So they were in a twin bassinet in the room with us. And I believe that made about three weeks before they moved to not their nursery, but a another room on the main floor. Somebody was right across from us in a in a guest room in the Twin bassinet. So it was convenient for us to be able to hear them. You know, obviously we had all the monitors in the world that wanted them still close. Obviously we’re maintaining this for us for night viewings and back and forth in case we had to get up and whatnot. So pretty quickly, about the time we decided to stop the pumping is when they move rooms.
Are they still in the same room together now?
They are, their nurseries, cribs on opposite sides of the room. They’ve been in the same room nonstop. And I think we did break a rule. When we first brought them home. They co slept not with us. But with each other. They slept with each other on one side of the bassinet for a couple nights because they would not sleep otherwise, they had to be touching one another. And that took constant monitoring and we had SIDS concerns were afraid that they would not sleep. And that’s not something I would recommend to anybody. But that’s just what you know what worked for us, we can start with our nutrition. And you know, if it was nobody gets any sleep, or they sleep beside each other, obviously turn them away as best you can. And that’s and that’s just full disclosure. We did that a couple nights, it was not very long, but they certainly had to be in the room.
So they have not climbed out of the cribs yet.
No, they have not. And I think that’s honestly just more they don’t have the interests to yet because I’m pretty positive that I’m pretty positive they could they can climb.
You know, we saw with our over there singleton boys that they were kind of trained to just stay put in the crib. They didn’t even consider it an option that they can leave. But our twin girls figured that out real fast and has been there about two years old. So you have a few more months maybe until you have to deal with with the climbing apart. What is some of the baby gear or equipment that you have that’s been really helpful in managing having twins?
So I did not want to turn this into a commercial but my wife told me that I had to mention the Twin Z was an absolute blessing for her when she was done by herself and having to you know Bible prophecy and whatnot. She absolutely is an advocate for the twin Z that it was a huge I mean it’s more than anything that’s been one of the greatest things we’ve had.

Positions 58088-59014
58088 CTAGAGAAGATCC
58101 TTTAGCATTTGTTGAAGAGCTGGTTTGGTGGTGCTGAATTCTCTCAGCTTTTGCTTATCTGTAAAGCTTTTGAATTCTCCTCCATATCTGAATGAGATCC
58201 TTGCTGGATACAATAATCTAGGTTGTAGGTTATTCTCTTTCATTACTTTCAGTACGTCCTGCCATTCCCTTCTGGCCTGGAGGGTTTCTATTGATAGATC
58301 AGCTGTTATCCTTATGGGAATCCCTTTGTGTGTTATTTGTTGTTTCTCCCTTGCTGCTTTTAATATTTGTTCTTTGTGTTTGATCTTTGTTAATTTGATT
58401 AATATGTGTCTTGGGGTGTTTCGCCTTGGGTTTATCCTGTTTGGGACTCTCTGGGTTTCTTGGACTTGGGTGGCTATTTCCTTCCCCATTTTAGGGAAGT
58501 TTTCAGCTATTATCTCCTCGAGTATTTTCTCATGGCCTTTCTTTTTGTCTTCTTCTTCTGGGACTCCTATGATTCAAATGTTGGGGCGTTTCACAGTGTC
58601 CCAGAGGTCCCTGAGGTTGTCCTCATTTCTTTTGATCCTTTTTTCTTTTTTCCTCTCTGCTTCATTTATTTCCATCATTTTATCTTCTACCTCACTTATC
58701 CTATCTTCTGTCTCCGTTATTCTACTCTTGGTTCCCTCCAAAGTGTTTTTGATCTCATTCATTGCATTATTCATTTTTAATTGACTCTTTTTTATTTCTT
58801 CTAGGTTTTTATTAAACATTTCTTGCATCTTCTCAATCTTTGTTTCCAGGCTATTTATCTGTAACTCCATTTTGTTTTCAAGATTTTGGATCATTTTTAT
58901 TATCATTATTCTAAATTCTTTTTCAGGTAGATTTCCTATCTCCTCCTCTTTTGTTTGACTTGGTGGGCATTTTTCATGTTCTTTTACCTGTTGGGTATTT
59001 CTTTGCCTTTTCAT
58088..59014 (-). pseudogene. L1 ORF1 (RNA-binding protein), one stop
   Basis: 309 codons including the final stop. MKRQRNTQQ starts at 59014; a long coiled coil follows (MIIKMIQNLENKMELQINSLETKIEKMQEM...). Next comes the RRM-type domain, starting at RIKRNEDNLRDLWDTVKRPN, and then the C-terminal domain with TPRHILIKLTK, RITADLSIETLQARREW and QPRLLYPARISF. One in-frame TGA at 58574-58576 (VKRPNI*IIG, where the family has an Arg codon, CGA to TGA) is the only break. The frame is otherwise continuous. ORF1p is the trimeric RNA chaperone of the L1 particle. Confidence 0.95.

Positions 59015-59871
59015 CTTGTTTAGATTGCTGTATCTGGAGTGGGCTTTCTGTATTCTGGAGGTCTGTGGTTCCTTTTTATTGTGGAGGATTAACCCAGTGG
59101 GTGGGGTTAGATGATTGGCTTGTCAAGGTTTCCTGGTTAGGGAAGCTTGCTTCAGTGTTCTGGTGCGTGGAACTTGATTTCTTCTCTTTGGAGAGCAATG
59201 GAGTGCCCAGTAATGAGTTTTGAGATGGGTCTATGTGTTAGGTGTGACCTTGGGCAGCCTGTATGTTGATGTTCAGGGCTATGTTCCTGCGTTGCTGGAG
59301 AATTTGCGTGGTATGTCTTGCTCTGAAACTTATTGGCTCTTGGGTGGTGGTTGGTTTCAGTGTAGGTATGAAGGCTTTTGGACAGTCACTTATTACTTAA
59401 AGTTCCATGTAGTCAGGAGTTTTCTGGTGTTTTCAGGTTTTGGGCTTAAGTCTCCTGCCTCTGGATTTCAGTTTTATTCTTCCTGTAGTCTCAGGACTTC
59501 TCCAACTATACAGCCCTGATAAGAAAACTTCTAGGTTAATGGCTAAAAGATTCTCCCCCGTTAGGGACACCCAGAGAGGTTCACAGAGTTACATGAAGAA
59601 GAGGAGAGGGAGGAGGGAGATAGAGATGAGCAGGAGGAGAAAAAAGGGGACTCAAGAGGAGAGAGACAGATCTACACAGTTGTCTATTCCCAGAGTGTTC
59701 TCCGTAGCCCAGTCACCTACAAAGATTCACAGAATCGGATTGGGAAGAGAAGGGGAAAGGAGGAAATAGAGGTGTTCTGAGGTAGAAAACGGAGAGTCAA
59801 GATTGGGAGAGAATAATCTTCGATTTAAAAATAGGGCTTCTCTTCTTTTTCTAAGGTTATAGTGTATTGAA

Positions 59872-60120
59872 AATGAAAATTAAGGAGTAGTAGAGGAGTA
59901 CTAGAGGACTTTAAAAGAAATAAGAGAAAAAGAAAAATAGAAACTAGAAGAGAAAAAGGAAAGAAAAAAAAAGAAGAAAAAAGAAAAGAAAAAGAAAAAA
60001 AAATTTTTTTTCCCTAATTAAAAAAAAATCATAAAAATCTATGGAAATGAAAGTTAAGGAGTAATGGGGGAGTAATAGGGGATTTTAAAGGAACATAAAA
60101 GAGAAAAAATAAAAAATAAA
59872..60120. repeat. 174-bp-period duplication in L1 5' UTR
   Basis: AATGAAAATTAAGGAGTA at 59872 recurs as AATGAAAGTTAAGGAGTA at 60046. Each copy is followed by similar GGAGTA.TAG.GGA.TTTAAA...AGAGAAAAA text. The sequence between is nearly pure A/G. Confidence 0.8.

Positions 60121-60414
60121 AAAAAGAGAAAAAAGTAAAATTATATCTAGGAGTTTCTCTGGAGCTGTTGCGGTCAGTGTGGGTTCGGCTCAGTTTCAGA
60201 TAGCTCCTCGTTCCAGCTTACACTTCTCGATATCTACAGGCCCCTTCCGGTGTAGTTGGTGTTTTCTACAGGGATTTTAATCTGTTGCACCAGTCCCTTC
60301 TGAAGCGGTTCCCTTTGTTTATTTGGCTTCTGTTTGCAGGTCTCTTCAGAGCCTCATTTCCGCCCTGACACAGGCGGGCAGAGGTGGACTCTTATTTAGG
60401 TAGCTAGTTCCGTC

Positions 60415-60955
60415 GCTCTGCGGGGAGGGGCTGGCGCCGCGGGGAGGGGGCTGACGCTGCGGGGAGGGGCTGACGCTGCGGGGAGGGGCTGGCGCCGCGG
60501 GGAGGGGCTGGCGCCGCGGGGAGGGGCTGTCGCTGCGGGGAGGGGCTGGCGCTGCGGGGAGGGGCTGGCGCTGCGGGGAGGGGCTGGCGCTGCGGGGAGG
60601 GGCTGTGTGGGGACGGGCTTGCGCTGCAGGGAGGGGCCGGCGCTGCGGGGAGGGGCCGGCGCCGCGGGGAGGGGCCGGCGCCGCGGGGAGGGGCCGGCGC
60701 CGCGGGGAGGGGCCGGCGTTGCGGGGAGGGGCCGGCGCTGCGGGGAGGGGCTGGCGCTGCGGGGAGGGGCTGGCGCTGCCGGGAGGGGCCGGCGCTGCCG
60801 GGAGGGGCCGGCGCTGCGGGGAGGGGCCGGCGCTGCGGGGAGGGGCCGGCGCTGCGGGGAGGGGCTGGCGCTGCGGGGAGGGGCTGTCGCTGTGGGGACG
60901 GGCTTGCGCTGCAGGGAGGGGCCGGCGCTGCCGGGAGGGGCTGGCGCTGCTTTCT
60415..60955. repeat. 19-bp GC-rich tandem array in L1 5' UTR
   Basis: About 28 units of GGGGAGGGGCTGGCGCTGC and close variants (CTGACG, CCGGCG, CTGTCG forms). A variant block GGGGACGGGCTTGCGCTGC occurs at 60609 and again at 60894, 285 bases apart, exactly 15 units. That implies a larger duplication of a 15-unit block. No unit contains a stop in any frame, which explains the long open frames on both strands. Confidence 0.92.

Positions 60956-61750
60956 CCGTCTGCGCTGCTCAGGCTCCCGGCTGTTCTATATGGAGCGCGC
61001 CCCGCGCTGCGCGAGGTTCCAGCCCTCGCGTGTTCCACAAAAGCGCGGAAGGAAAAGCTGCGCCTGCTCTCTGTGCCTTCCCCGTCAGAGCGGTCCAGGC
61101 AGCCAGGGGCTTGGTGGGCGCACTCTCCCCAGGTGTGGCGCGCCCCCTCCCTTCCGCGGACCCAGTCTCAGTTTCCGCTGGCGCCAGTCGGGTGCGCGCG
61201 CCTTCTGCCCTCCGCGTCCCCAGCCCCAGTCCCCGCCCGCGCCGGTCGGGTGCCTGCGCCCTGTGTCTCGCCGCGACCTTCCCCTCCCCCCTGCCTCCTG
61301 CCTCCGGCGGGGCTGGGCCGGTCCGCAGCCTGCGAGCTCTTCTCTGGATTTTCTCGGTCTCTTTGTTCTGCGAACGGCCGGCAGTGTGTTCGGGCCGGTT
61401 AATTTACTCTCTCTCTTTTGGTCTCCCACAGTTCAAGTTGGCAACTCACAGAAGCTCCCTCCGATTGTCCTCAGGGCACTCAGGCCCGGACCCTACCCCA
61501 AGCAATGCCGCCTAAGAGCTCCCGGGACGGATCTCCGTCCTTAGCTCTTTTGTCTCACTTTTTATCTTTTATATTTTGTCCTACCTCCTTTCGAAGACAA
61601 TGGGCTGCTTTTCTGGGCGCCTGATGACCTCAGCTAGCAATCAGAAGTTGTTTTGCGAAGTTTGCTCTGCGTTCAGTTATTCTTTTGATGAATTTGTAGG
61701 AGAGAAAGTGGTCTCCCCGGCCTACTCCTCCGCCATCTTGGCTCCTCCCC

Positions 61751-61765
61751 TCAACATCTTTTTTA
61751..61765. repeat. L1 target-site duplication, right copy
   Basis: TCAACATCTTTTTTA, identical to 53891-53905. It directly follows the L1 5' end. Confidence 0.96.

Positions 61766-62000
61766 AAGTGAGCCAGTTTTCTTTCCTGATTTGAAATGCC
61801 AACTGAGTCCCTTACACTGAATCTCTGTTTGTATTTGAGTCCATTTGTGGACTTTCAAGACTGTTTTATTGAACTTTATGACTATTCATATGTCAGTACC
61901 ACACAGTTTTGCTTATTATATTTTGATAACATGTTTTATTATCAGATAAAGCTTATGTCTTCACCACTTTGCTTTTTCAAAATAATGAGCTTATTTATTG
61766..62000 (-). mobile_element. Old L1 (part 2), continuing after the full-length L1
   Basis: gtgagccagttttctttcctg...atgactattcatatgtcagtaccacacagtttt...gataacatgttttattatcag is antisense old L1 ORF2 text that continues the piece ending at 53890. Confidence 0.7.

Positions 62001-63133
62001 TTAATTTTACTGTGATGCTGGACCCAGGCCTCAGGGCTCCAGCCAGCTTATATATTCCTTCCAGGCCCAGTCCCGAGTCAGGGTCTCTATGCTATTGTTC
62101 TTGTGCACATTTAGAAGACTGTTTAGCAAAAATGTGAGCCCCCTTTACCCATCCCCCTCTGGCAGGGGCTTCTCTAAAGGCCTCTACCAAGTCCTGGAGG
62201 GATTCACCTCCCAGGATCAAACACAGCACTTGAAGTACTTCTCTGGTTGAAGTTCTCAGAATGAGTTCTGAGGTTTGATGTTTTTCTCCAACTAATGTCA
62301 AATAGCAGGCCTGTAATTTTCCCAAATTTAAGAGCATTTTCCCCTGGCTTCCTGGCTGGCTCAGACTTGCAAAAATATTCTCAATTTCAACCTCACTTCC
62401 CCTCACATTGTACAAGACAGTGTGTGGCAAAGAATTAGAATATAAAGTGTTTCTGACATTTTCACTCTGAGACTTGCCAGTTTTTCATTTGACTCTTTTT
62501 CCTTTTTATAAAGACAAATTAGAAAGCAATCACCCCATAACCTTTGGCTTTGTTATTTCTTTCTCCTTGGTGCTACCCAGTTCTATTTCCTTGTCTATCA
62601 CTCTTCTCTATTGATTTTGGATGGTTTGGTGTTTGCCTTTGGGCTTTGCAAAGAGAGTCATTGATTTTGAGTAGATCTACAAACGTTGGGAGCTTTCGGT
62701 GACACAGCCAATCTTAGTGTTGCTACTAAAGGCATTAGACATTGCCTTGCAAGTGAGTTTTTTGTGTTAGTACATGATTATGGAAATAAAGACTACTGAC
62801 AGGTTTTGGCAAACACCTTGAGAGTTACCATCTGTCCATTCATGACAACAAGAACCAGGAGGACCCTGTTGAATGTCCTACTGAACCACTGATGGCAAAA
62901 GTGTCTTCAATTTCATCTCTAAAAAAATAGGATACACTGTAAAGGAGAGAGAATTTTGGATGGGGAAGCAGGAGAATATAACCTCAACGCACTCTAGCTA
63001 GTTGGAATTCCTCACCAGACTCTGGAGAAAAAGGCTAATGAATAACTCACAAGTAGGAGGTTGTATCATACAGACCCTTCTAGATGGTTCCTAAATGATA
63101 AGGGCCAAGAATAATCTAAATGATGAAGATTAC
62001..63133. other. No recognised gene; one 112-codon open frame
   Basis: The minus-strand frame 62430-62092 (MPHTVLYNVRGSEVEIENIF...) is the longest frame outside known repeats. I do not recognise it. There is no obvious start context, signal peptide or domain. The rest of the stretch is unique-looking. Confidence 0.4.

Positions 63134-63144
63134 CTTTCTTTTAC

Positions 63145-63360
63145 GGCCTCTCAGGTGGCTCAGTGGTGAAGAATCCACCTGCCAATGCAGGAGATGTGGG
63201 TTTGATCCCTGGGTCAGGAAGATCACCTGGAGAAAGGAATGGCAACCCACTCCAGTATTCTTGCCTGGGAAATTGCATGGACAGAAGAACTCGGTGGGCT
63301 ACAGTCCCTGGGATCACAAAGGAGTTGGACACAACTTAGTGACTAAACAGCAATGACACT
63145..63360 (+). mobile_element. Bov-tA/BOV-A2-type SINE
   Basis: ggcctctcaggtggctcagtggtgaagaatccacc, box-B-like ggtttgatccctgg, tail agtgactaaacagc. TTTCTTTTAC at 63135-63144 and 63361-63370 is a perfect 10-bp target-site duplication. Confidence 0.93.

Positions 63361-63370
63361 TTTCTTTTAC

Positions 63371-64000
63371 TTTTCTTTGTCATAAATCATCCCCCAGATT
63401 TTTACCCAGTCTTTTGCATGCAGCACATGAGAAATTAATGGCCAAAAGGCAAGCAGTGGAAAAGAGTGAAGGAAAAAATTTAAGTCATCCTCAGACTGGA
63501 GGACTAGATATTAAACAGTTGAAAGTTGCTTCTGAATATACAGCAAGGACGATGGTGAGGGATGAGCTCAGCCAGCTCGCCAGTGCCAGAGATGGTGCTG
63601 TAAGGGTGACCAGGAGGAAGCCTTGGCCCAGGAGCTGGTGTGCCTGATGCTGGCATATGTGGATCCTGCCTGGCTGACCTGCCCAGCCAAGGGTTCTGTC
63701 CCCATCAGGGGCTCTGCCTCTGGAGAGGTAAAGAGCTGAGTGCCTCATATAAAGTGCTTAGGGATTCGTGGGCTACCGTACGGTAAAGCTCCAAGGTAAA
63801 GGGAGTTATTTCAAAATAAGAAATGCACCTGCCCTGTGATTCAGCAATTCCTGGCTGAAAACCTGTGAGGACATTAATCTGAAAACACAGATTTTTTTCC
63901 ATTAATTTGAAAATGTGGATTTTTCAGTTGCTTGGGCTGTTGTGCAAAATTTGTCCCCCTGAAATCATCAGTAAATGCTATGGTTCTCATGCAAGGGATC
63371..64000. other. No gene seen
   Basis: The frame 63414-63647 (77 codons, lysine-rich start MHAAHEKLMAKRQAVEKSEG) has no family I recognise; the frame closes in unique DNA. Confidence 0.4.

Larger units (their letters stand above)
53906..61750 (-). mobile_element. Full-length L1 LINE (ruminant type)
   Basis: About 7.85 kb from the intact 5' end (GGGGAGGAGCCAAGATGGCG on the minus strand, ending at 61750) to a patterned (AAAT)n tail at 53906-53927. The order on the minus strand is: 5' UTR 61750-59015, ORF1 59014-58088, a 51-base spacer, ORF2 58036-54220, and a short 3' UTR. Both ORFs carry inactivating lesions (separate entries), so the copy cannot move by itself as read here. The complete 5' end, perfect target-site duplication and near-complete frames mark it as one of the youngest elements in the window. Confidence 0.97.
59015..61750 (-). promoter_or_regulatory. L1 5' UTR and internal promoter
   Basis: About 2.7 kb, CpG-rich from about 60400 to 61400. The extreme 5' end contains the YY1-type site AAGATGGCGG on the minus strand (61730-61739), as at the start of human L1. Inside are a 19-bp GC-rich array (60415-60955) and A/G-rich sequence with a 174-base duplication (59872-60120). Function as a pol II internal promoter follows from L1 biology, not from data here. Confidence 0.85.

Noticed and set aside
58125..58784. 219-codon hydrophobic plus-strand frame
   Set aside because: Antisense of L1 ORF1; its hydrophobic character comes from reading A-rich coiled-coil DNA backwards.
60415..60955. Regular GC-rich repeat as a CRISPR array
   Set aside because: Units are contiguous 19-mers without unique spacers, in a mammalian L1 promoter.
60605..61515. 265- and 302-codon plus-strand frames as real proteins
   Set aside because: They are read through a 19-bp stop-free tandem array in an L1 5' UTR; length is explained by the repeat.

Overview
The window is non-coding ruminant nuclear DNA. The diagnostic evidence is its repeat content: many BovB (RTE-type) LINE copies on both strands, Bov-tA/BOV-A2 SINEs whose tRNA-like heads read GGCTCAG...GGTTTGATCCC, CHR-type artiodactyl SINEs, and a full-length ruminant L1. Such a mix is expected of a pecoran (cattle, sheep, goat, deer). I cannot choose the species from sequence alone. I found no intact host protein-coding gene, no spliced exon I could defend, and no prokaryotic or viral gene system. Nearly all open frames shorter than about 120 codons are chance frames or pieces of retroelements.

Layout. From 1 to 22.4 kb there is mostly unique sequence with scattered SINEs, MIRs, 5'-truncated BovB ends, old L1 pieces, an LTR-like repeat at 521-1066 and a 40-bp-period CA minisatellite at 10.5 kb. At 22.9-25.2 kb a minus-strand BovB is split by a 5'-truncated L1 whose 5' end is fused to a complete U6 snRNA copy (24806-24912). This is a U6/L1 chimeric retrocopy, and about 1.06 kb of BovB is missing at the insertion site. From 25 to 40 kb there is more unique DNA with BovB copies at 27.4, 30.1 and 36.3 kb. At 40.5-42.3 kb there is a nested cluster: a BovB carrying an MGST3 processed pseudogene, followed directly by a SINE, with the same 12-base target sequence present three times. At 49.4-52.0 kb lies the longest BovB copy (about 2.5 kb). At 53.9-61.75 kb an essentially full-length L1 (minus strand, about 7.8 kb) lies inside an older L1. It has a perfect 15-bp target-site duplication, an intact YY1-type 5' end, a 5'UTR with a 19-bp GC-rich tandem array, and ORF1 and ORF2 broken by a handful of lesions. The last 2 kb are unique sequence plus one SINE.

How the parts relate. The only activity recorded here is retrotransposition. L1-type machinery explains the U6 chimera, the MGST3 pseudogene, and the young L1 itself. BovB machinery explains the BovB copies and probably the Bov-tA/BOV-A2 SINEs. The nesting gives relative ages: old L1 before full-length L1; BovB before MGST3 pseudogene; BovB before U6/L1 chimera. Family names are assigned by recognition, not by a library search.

You can put both babies in this pillow or you can wrap it around mom for feedings. Is that what you’re talking about?
Yeah, so this one, I don’t believe we’ve wrapped around her like one of my breast friend type type deal contractions but it is it’s a double. I don’t know what the name of the single version is. But it’s a double pillow that it kind of encompasses each kid individually and stabilizes them keeps them from rolling around. It was an absolute godsend for us. We tried the Bob double strollers, which we use for jogging, that’s wonderful, but we love the wonderful wagon. And that weeks of research and the wife and I I had a brand that I wanted she had a brand that she wanted. So we compromised you got the branch that is absolute necessity, I’d never thought I would use a wagon. This often it was a game changer for her taking the girls grocery shopping or doing doing clothes shopping or anything she wants to do on her own time with the girls so low, it’s really enabled that it’s great for wolves to enjoy accessories, the cupholders and whatnot.
That’s great. And once you find a few pieces of equipment that are super helpful, it’s like you can’t imagine life without having them because it makes it make things so much easier. So now that you girls are about 18 months, what’s the typical day in the life of as far as schedules go like sleeping and feeding times and nap times?
so we are up right right at seven o’clock every morning I made give or take 10 minutes. Milk to start we always wake them up, give them a little bit of milk there you probably drink in six, eight ounces of milk and it’s in a sippy cup, obviously not a bottle at this point, they get a little bit of milk, trying to get the day started about 3045 minutes later breakfast and get good breakfast then on the we started with baby led weaning. So they’ve been on solid food for a very, very long time, there’s really not much they don’t like luckily, so far. Breakfast is usually cheese, eggs and some kinds of toast and fruit. Trying to get variety and then off to off to daycare and we have them stay for lunch. But should I eat their lunch and things here, they get home right around one o’clock. It’s inside and the suite sets down for the nap they met from one to three very consistently. Sometimes it was a little over sometimes a wake up over shorter three. But that’s pretty consistent, it has been a blessing. And then if we weren’t going down at 7pm, for the longest time, that’s where we started. And that’s just kind of where we stay. But in the last month and a half, two months that’s gotten flexible, as the girls have been more mobile. And we’ve been able to do more with them. It’s kind of a worlds over the backup a little bit, going to dinner or getting back at seven. We’ll there’s obviously a little bit more flex trim there. So we do a last little bit of milk after after dinner before bedtime and get some stomach going down. And they are usually in bed by 730. They’ll lay there and talk for 30-45 minutes just kind of talk back and forth with each other playing a crib and then it is knockout time, usually by 815 830. And wake up again it at seven